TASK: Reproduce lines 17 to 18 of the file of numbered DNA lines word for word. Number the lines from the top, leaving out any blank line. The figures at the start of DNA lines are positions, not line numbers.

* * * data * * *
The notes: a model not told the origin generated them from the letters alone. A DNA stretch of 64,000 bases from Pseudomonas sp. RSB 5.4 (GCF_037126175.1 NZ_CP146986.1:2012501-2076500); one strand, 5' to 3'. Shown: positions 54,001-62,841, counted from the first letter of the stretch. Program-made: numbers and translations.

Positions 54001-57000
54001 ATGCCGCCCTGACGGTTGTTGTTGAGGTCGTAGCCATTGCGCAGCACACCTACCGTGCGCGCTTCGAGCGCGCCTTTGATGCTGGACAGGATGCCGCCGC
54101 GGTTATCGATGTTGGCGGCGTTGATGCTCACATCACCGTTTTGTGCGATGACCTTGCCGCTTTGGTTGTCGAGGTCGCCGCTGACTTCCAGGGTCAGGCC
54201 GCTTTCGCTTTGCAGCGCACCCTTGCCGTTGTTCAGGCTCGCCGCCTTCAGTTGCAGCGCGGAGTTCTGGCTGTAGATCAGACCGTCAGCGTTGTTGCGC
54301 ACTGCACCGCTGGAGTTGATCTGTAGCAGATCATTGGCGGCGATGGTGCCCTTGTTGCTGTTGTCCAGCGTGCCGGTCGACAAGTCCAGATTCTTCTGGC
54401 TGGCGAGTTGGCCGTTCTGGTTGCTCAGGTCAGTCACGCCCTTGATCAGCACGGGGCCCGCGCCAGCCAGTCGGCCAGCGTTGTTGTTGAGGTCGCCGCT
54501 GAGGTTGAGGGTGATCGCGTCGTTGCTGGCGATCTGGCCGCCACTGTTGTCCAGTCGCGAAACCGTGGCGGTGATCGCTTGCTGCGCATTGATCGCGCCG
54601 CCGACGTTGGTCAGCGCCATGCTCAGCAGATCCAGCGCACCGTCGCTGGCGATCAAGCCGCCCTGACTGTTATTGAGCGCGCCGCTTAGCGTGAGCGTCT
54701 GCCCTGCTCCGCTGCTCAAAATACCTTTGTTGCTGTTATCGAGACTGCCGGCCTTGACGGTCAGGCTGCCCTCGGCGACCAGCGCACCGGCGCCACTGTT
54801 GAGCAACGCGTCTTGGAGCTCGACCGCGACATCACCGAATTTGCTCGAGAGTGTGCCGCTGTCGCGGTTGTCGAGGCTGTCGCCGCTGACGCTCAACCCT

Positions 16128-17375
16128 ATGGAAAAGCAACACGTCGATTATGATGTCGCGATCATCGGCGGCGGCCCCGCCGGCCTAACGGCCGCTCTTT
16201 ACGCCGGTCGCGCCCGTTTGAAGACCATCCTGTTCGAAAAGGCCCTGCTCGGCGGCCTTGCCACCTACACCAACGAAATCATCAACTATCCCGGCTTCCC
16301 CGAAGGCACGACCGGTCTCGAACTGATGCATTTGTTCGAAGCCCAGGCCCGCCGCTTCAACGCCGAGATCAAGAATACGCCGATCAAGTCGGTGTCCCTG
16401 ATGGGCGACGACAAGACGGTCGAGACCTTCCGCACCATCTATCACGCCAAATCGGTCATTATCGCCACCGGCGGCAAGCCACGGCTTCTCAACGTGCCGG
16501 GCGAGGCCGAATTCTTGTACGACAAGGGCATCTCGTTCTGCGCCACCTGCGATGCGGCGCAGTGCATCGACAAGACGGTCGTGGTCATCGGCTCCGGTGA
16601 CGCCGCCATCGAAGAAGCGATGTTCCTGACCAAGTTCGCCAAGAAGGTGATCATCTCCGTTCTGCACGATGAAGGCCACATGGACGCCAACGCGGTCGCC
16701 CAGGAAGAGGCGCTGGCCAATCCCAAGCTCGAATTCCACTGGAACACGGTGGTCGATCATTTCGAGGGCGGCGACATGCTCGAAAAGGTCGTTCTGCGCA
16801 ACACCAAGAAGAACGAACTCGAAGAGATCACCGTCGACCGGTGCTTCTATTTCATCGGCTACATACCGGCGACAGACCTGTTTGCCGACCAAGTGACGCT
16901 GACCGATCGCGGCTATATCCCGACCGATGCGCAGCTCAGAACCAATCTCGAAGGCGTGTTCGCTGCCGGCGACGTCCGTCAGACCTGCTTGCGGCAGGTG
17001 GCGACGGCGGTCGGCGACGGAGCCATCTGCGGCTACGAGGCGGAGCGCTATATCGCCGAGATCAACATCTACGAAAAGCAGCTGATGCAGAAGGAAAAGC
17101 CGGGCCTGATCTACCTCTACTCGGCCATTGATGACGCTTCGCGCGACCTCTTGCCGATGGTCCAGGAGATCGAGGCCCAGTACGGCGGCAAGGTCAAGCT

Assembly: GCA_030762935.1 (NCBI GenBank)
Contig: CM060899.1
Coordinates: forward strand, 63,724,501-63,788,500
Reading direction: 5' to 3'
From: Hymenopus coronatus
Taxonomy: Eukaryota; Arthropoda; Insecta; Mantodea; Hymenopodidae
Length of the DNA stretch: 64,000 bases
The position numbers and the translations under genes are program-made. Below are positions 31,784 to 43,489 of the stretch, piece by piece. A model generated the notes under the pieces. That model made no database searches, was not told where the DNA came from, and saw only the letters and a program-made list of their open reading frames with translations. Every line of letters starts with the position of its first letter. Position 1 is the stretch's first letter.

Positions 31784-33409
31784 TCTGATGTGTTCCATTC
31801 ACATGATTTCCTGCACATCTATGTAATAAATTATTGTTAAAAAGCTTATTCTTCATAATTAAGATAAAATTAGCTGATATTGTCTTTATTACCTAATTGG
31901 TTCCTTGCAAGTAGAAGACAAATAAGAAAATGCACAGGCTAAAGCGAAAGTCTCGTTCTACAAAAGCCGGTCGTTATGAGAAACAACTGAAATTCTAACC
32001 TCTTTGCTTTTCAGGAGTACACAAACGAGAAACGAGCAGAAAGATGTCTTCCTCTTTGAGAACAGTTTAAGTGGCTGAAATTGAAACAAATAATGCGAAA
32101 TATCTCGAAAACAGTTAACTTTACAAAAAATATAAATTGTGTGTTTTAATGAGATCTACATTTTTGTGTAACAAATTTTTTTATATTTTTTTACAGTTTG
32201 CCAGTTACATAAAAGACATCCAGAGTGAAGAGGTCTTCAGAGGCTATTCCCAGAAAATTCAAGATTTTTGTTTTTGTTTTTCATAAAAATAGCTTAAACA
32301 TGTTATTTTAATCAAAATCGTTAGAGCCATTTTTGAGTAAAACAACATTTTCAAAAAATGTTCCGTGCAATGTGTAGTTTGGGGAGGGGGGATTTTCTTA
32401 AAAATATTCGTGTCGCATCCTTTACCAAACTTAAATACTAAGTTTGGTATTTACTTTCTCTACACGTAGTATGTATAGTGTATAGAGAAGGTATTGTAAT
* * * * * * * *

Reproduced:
16501 GCGAGGCCGAATTCTTGTACGACAAGGGCATCTCGTTCTGCGCCACCTGCGATGCGGCGCAGTGCATCGACAAGACGGTCGTGGTCATCGGCTCCGGTGA
16601 CGCCGCCATCGAAGAAGCGATGTTCCTGACCAAGTTCGCCAAGAAGGTGATCATCTCCGTTCTGCACGATGAAGGCCACATGGACGCCAACGCGGTCGCC